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Running Alone, Together: Creating Community Among Distributed Teams

Adding a real life, doesn't-happen-on-a-computer-screen element to an otherwise virtual work environment is crucial.

Considering Modern Tribe is a fully remote agency, it’s probably no surprise that the majority of our team’s communication takes place in Slack. We talk about everything there. Really. We’ve got 438 channels and counting!

Many of these channels are work-related, but a good deal of them are life and culture-based—and there’s something for everyone. Topics range from homeschooling and wanderlust to music and martial arts. We’ve even got a #sandwiches channel for our deli artisans. But online missives sent between meetings and focus time are only part of our company culture. The other part, arguably the more important part, is when the Slack channels evolve into community builders through real-time, shared experiences, like the weekly runs spawned by our #running channel.

The folks who sweat it out together on a regular basis call themselves The Lonely Hearts Running Club, an appropriate name for a virtual club with the tagline “running alone, together.” They even have a T-shirt designed by Reid, one of our partners and chief creative officer. (Because what’s a club without an official T-shirt?)

Co-founder and CEO Shane Pearlman proudly sporting the team uniform.

The group “meets” for weekly runs on alternating Wednesday and Thursday mornings, connecting from cities across the globe. Team members simply dial into a conference call, connect their earphones, and get moving—as far and as fast as they want. Then, about 45 minutes later, they do a post-run stretch led by one of our project managers, Kat, who’s also a certified yoga instructor.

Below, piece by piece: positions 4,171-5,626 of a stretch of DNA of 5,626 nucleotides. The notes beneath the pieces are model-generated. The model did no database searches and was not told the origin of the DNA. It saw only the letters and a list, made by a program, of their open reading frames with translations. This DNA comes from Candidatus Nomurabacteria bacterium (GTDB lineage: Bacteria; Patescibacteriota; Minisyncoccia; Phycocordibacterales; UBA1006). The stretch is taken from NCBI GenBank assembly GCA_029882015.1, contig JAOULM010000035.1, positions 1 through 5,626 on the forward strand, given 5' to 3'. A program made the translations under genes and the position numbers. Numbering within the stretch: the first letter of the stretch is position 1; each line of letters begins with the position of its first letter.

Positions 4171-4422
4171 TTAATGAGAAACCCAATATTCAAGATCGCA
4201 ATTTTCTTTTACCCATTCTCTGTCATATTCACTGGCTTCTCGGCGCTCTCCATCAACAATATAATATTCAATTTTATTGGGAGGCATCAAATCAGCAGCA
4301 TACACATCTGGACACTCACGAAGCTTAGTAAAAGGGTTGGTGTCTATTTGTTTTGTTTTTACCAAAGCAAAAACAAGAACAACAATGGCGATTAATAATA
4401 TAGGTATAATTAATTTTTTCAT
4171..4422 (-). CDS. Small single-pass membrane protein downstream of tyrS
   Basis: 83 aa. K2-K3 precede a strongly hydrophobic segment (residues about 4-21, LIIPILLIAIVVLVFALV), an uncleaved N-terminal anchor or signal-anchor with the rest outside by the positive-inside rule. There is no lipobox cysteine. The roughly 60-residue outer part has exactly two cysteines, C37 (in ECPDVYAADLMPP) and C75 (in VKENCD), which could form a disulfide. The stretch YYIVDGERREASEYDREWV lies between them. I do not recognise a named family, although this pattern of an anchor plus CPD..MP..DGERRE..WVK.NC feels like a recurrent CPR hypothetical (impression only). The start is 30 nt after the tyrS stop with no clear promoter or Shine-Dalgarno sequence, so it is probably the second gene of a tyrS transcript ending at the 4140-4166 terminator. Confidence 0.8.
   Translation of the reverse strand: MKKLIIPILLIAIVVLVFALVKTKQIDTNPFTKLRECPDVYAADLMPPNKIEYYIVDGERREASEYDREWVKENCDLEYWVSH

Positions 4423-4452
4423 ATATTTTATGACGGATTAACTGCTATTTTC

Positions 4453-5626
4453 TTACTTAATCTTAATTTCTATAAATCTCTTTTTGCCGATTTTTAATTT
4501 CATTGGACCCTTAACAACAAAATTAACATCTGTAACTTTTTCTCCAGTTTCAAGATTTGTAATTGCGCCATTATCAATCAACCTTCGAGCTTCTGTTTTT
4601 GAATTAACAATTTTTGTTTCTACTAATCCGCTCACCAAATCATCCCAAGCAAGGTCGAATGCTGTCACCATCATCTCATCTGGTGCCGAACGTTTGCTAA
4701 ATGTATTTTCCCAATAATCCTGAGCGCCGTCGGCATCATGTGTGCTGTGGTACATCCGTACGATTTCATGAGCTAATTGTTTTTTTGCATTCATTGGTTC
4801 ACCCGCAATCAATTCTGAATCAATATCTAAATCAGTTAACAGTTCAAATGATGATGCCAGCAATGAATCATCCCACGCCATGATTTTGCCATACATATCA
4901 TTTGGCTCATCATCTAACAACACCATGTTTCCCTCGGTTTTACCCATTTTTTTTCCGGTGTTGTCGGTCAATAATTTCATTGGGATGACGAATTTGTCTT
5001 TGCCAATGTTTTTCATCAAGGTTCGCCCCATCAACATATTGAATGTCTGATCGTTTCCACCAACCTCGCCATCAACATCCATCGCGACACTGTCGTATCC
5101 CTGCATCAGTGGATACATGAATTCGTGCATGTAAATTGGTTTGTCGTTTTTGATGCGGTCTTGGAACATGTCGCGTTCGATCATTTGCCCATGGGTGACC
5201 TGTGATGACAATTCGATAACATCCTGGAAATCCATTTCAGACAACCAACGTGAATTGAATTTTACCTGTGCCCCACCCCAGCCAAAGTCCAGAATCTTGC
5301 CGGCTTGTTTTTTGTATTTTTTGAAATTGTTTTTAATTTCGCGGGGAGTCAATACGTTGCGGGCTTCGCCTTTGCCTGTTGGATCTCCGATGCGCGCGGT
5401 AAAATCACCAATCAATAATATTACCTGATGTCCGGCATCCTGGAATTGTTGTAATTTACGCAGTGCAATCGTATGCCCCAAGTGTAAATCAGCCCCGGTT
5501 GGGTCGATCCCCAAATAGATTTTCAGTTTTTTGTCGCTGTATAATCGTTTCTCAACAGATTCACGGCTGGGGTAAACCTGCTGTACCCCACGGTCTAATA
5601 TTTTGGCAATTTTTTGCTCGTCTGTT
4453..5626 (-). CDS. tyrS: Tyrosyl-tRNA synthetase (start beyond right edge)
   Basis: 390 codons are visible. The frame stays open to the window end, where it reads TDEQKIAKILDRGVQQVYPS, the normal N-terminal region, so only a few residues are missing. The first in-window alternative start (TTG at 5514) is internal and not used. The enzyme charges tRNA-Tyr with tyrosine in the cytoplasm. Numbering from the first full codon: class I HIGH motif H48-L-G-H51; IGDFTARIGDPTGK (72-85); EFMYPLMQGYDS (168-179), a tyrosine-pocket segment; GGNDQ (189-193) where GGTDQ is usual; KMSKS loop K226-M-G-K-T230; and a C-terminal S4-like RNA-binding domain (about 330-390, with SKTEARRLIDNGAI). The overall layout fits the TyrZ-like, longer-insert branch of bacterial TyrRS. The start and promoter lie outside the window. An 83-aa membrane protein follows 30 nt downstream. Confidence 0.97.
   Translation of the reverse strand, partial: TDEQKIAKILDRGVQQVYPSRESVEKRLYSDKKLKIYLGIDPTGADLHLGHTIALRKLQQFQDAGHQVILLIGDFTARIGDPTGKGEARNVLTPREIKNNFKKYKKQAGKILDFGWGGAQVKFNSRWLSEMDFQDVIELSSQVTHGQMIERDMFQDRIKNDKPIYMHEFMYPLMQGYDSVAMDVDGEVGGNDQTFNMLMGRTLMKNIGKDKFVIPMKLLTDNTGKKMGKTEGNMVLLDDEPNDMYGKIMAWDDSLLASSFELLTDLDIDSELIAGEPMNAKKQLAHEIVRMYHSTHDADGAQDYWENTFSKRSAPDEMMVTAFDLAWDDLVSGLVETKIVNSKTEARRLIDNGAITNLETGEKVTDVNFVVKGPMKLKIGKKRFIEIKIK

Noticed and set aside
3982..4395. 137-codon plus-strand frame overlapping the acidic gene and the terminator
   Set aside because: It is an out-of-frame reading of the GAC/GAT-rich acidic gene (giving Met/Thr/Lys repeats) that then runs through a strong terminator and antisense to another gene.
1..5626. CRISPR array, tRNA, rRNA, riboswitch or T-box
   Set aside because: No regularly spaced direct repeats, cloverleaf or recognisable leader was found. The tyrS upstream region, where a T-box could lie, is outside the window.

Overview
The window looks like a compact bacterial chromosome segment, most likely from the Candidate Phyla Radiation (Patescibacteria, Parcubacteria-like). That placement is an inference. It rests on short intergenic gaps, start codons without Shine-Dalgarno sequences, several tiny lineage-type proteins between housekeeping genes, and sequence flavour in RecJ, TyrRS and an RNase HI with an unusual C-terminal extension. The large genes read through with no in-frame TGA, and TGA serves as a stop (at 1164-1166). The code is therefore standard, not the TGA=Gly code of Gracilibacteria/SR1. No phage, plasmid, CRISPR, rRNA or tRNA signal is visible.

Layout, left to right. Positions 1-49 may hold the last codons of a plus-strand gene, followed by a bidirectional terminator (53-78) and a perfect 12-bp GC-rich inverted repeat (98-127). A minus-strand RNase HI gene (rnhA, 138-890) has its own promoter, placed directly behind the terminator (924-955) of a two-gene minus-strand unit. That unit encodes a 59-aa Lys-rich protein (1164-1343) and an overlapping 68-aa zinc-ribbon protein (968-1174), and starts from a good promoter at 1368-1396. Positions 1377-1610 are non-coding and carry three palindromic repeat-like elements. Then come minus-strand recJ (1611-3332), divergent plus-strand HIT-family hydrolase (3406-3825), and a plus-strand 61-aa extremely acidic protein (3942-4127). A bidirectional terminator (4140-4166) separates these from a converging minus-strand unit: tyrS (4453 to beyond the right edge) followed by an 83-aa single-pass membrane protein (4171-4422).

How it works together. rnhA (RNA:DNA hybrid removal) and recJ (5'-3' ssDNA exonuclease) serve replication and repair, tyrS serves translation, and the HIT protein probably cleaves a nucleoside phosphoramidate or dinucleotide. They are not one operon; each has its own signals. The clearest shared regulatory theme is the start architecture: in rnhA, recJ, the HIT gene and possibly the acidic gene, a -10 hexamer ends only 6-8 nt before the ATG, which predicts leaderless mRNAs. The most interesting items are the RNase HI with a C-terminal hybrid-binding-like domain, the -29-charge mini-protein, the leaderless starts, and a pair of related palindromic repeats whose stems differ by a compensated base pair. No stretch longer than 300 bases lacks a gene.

“I find I don’t even remember I’m running when I’m busy chatting with the other runners, and before I know it, I’m back home,” says Lindsay, a Florida-based project manager who especially likes the Wednesday run that kicks off bright and early at 7:15 a.m. EST.

Conversations during these runs are never about work, says Carly, our agency director. Family, podcasts, COVID, and the best running masks have been common topics as of late. And from what I hear, you get used to people breathing in your ear pretty quickly.

The club’s roots can be traced back to the #running channel, which is open to anyone at Modern Tribe, and runners of all experience levels are welcome. In fact, several Triberians have started running thanks to the help and encouragement they’ve gotten there.

Shane, partner and CEO, can recall the exact day his recreational running journey began.

“I had never run before the day sitting next to Reid in NYC on a client visit as his toenails fell out,” he says. “He had just finished his first marathon and said, ‘I’m done!’ For Reid, the point wasn’t a marathon, it was taking active ownership of his health. So what next? Somehow he talked me into doing a triathlon with him. Which became a 10K. Which became a half marathon. And then the following year, I ran a full marathon. This club and the channel are where I learned about the golden rule—respect the 10%—and where I got guidance on training plans, nutrition, and encouragement when I wasn’t into it.”